Edifier S1000DB Review (Page 2 of 4)

Page 2 - Physical Look - Hardware

As I have mentioned in the introduction of this review, the Edifier S1000DB are massive. If you are planning to put these speakers on your desk, then you better have a pretty large desk. At specified dimensions of 34.3cm tall, 20.3cm wide, and 26.7cm deep, you know these bookshelf style speakers are not made for the common man by sheer size alone. It is even bigger than the Audioengine HD6. If you are looking for something a little smaller that fits well on your desk, my advice is to look elsewhere. All S1000DB models come with wooden side panels and matte black finish in front. In my opinion, the HD6 looks clean yet sophisticated, and aptly looks the part as a piece of premium audio equipment. It is different than the HD6 in a way that it does not look like it has been designed by someone with a ruler, and only a ruler. I am also happy to see detachable speaker grilles are included. They are held on by four friction tabs, and Edifier claims attaching the grilles reduces sound attenuation. Of course, we can never judge acoustics by the way it looks, so let us talk about its construction and design.

From the front, both the left and right speakers look nearly identical. At the bottom is a 5.5" woofer, and at the top is a 1" titanium dome tweeter. Together, their frequency response is rated at 48Hz to 20kHz ±4dB. We will talk about its actual performance in our evaluation on the next page. The drivers are angled to face the listener for improved soundstaging, and reduces the resonance of the output. Signal to noise ratio is specified at ≥85dBA. At the bottom, Edifier's logo is embossed onto the grille piece. A multi-color LED is present on the right speaker to indicate power status and input source, where it glows red to indicate optical/coaxial, green for aux/PC, and blue for Bluetooth. An infrared receiver for the remote control is also located here.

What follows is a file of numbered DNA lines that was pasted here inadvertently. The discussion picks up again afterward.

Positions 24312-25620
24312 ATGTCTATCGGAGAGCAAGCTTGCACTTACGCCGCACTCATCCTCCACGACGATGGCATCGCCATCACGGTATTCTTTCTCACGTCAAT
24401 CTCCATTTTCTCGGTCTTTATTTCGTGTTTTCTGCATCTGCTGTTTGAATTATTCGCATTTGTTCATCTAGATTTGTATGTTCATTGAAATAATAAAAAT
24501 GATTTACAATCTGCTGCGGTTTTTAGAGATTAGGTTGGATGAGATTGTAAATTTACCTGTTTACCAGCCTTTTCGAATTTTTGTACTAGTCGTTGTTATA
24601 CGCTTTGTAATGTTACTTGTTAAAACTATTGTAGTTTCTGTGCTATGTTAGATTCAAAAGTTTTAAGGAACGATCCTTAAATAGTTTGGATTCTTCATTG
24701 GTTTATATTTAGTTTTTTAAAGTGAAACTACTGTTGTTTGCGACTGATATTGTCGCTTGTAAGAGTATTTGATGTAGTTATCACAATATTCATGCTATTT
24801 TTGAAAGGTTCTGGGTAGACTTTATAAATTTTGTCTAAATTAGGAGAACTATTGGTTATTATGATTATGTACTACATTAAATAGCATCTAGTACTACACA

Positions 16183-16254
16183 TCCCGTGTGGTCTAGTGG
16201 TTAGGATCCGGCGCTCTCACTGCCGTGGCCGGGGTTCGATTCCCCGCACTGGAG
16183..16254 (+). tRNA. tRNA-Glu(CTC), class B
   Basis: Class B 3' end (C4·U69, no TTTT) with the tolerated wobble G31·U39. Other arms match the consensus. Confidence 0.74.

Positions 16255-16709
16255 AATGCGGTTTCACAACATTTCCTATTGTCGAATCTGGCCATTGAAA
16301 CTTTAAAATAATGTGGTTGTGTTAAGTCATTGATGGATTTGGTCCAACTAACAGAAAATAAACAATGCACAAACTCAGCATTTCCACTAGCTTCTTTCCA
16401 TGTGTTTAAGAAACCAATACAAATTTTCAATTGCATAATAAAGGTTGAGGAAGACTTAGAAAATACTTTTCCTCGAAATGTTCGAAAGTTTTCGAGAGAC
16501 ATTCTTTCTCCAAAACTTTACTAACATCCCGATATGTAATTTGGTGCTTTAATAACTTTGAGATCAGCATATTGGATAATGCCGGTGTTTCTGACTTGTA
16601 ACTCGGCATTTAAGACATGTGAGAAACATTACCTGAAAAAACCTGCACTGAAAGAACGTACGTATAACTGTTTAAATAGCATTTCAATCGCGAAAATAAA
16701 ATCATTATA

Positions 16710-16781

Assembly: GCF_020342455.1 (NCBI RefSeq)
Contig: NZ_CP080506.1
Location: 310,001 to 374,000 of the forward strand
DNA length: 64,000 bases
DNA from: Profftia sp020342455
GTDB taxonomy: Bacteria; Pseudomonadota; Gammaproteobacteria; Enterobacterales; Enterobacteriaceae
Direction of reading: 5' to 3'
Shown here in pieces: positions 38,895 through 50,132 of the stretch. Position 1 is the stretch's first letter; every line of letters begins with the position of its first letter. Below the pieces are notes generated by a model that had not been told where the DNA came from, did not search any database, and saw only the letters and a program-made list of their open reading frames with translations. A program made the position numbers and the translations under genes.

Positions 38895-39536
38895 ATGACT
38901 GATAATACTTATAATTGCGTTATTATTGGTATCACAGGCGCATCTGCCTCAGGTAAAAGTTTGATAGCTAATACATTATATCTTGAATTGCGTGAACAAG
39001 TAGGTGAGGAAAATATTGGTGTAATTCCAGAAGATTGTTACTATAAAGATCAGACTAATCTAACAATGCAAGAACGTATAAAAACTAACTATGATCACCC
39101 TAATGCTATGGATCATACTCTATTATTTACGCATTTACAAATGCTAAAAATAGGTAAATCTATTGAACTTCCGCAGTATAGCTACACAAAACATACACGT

Here is a shot at the back of the Edifier S1000DB powered desktop speakers. By "powered", it means it comes with an internal amplifier. What we have here is an internal amplifier located inside the right speaker that provides 25W for each tweeter and 35W for each woofer RMS per channel for a combined output of 120W RMS. Surprisingly, both speakers weigh about the same. Edifier does not specify how much the speakers weigh, but according to my trusty digital bathroom scale, both came out to be 19.0lbs -- certainly not light by any metric. A bass reflect port opening can be seen at the top of both speakers. The main, bass, and treble volumes can be adjusted independently by three knobs shown in our photo above. Pressing the infinite rotation master volume dial will allow you to cycle between inputs, while holding it down will disconnect the active Bluetooth device. Power is supplied by a 100-240V internal power supply, which can be turned on or off by a rocker style switch.